No Half Measures For Dromgoole's Last Summer At Globe Theatre
Londonist Rating: ★★★★☆
Measure for Measure isn't considered one of Shakespeare's easiest of plays. Literary critics have for centuries quarrelled about its central 'problem'; Isabella's dilemma and its strange structure. Is it a comedy, a tragi-comedy or even a tragedy like Hamlet, Othello and Macbeth written in the same period?
But in this production, part of artistic director Dominic Dromgoole's last summer season at the Globe Theatre, all that goes out the window. Dromgoole's production is just extremely funny, yet its funniness is also about the play's strangeness; the suppression of its leading figures' impulses to act as human beings, the criminalisation of sex and the brutality that comes so frighteningly easily to those in power.
We begin the evening with modest expectations. The Duke (Dominic Rowan), with his back to the audience gives out instructions to deputies Angelo (Kurt Egyiawen) and Escalus (Paul Rider). He's had enough of public life and wants to see how they will take on the leadership. From then on the play quickly kickstarts into life and the pace and interest never flags. The crux of the story is that Isabella's brother has been condemned to die for getting his girlfriend pregnant out of wedlock. Her job and most of the play's purpose, is to work out how she might save him without putting her life in danger.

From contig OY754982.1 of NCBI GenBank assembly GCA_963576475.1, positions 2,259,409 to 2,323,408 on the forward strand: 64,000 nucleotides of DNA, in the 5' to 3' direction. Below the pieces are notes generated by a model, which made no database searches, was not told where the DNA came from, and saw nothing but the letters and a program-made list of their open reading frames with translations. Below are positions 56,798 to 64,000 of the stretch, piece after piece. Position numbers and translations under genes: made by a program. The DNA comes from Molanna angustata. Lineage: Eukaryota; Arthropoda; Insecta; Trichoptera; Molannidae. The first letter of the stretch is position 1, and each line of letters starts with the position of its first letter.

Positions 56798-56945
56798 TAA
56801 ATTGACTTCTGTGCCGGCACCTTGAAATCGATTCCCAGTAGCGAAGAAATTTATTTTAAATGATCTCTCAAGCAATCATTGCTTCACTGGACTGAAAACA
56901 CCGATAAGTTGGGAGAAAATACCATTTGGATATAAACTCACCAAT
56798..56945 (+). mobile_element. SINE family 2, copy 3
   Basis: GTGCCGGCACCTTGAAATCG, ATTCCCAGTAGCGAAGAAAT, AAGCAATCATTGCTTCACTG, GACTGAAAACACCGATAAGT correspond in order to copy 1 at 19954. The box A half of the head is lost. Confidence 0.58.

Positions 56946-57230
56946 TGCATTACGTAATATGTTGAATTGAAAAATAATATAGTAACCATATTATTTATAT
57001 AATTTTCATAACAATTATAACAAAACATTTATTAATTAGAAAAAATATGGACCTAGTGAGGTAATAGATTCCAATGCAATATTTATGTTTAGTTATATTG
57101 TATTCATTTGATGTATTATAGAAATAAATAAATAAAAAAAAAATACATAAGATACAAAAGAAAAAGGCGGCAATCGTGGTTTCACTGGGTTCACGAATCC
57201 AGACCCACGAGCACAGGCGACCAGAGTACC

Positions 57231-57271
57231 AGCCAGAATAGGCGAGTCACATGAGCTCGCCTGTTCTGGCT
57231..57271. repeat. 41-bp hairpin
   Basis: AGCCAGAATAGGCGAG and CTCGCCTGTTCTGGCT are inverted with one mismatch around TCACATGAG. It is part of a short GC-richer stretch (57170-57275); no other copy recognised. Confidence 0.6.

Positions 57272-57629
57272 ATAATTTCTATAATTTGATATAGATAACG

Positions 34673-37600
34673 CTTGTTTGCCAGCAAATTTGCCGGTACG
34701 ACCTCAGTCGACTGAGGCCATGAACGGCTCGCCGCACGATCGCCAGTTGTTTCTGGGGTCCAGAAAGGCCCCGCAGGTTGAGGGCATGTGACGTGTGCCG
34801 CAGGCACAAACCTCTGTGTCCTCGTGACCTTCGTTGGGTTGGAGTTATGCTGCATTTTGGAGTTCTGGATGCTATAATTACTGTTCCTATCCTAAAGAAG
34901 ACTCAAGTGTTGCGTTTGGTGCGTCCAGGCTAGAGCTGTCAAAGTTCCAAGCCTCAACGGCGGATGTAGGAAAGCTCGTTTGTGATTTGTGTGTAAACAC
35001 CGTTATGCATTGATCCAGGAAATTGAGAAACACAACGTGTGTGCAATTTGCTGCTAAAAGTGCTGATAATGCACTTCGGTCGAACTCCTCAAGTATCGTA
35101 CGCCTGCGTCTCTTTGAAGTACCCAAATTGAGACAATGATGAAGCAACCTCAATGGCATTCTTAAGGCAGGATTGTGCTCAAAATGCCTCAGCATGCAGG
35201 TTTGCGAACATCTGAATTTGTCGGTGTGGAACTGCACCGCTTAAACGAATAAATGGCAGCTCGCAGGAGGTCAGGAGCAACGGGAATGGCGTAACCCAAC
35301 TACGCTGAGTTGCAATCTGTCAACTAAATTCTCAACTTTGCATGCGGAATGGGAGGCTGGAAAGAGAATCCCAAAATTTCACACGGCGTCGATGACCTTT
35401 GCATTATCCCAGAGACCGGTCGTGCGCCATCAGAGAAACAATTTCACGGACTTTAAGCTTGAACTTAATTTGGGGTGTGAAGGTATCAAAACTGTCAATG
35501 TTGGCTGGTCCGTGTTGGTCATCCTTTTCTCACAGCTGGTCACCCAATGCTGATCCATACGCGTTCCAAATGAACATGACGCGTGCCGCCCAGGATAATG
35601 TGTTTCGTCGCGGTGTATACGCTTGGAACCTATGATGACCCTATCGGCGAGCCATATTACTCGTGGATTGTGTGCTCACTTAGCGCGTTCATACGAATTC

The 17th century realities of a repressed London society are brought to life. Prisoners languish behind bars on stage, the second act starts alarmingly to the sound of a woman's shrieks right in the groundlings as she's branded with a hot iron. Even when the play takes on its happy, comedic resolution at the end, there's a casual sentence of public whipping and death thrown out for the hapless and silly Lucio (Brendan O'Hea); in Shakespeare's London this was a common punishment for fornication and sexual transgression.
The brothel characters in the 'low' scenes provide much of the comedy. Our favourite is Master Froth (Dennis Herdman), the gormless Tim-nice-but-Dim type who clearly found his way into the wrong crowd with Mistress Overdone (Petra Massey), brothel keeper of 20 years' experience. Angelo's fumbling attempt at kissing Isabella is funny in a disturbing way, resulting in him juddering and falling on the floor. His acting might seem oddly wooden at times bu it's probably the best depiction of a warped figurehead, cold to the core.
As well as making this tough play funny, the other great achievement of Dromgoole's production is that it hasn't tried particularly hard to make its obsession with sexual transgression (hardly a problem in free thinking London) seem up to date. Its fresh take on a traditionally tricky and often gloomy play results in something rare, a real sense of the persecution and terror people experienced all those hundred years ago. Hard to fault.
Last Updated 03 July 2015